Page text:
So yes, kick another issue of the newsletter, talking a bit about our upcoming robotics event. Honestly, this panel is special, although. I thought about it even before I knew if we would be returning to an in-person event this year. Daniela Rus and Matthew Johnson-Roberson have appeared on the TC stages and in this newsletter over the years.
Both are leading robotics experts at their respective world-class universities (MIT and CMU respectively) who have deep insights into the subject. And there really is a lot to tell here, from the latest groundbreaking research that their respective institutions are currently working on, to the role that universities can and should play in helping alumni grow startups. This will be good.
I also started with this topic because I’m postponing the inevitable here a bit. But yes, we need to talk about Elon – but no, not this thing. The Tesla Bot or Optimus, or whatever we’re going to call it this week, isn’t something I’ve written much about in these pages because I honestly didn’t have many good reasons for doing so other than the standard excuse of that all the world’s richest man tells the news.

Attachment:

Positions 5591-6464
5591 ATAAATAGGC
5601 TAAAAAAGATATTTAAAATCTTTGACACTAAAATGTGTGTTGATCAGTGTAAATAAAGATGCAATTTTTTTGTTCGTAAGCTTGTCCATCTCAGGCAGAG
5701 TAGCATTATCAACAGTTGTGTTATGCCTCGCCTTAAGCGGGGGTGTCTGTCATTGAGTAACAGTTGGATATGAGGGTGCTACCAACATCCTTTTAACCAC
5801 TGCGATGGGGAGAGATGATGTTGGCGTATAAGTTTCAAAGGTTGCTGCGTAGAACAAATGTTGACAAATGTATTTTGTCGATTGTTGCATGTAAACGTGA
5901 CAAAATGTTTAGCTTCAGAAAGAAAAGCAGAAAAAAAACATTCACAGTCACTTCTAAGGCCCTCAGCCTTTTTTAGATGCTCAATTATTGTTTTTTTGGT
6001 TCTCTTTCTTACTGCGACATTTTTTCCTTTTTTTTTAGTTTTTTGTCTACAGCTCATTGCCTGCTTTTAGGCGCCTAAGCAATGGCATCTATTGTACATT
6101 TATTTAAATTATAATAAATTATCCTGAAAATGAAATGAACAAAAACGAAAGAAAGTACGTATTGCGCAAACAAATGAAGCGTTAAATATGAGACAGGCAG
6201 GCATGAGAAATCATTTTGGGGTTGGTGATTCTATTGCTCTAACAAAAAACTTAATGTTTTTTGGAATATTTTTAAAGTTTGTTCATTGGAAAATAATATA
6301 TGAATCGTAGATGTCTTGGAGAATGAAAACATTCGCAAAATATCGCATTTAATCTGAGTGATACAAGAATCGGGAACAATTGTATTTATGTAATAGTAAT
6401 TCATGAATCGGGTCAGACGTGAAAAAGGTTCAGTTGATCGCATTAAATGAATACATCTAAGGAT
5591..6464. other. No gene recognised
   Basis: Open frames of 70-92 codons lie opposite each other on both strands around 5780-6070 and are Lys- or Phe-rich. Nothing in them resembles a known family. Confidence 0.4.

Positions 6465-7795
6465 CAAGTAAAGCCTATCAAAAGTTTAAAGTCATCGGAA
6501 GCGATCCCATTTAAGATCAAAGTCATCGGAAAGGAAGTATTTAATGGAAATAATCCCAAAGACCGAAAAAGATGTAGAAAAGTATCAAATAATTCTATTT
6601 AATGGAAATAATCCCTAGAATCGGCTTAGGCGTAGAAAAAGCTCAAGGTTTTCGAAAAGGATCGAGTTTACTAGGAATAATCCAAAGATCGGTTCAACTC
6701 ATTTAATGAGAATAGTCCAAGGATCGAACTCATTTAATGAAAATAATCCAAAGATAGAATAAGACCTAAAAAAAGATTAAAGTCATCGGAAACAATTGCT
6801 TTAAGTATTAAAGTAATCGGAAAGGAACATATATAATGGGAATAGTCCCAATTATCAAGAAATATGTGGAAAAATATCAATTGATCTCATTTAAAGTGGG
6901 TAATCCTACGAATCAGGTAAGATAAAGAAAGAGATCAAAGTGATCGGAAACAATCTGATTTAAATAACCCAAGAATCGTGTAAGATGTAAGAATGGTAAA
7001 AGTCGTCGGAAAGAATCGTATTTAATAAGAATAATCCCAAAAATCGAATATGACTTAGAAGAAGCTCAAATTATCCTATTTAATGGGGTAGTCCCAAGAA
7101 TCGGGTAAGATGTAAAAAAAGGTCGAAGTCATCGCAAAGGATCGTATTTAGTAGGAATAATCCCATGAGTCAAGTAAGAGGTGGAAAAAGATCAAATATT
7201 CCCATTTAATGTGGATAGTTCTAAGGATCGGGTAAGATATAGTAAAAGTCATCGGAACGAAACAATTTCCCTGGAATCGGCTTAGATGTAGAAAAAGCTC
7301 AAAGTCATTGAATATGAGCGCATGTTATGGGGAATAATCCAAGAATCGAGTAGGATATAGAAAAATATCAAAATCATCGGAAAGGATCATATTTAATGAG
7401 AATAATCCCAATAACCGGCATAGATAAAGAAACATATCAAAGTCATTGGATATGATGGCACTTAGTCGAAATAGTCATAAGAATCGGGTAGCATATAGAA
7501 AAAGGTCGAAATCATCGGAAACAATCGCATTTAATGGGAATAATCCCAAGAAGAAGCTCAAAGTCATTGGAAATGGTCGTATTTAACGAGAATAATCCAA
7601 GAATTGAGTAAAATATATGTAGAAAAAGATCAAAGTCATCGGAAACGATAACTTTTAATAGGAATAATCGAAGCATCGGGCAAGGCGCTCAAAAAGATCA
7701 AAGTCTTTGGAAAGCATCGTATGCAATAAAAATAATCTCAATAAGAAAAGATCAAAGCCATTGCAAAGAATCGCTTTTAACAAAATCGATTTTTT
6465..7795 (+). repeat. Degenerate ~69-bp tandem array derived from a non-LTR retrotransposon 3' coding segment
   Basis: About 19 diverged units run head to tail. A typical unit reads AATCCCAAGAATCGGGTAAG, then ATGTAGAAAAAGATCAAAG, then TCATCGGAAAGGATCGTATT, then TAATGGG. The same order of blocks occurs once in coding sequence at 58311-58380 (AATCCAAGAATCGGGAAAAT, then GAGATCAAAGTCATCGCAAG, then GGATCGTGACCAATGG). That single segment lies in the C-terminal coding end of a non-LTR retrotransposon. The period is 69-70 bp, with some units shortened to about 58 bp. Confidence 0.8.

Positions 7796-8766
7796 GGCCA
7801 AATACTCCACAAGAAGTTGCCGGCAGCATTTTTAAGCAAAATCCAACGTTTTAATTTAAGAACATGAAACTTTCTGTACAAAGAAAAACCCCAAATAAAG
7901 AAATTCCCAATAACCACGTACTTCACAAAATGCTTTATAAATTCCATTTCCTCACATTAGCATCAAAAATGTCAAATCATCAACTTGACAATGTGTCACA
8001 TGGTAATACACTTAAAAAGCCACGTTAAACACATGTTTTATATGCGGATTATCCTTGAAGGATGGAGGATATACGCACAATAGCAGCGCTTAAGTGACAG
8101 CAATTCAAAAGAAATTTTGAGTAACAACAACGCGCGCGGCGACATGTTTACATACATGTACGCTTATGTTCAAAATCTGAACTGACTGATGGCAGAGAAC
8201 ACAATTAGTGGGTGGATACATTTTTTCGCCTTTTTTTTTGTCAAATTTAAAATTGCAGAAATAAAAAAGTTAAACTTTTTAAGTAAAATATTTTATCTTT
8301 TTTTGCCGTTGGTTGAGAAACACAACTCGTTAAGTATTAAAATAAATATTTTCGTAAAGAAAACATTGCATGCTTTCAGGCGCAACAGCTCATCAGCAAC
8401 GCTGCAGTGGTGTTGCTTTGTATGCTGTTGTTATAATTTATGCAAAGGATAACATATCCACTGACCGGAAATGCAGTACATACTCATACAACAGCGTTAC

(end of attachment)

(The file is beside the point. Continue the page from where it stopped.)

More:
I had a little talk with Rebecca on this subject when she wrote about Musk’s latest statement that the humanoid robot will come never a year. What really struck me was his comment: “I was surprised that people didn’t realize the scope of the Optimus robot program. The importance of Optimus will become apparent in the coming years. Those who are astute or listen carefully will understand that Optimus will ultimately be worth more than the car business, more than FSD.”
The thing is, I don’t think anyone who pays attention to such things has any doubts about how huge robotics will be in the coming decades. We are already seeing this real impact, especially since the pandemic has dramatically accelerated adoption. I think people need something more tangible than a person dancing in a spandex morphsuit as a proof of concept. Anyone who keeps track of space also understands how difficult it all is.
Several years ago I was asked to speak at a press conference. When the conversation ended, a hand went up in the front row. One woman really wanted to ask me a question about robots, that is, she wanted to tell me her idea for a robot. It’s like the Roomba, she explained, except it’s a drone that can fly from surface to surface, cleaning every part of your home. Great, I said, when someone designs it, I’ll gladly buy it.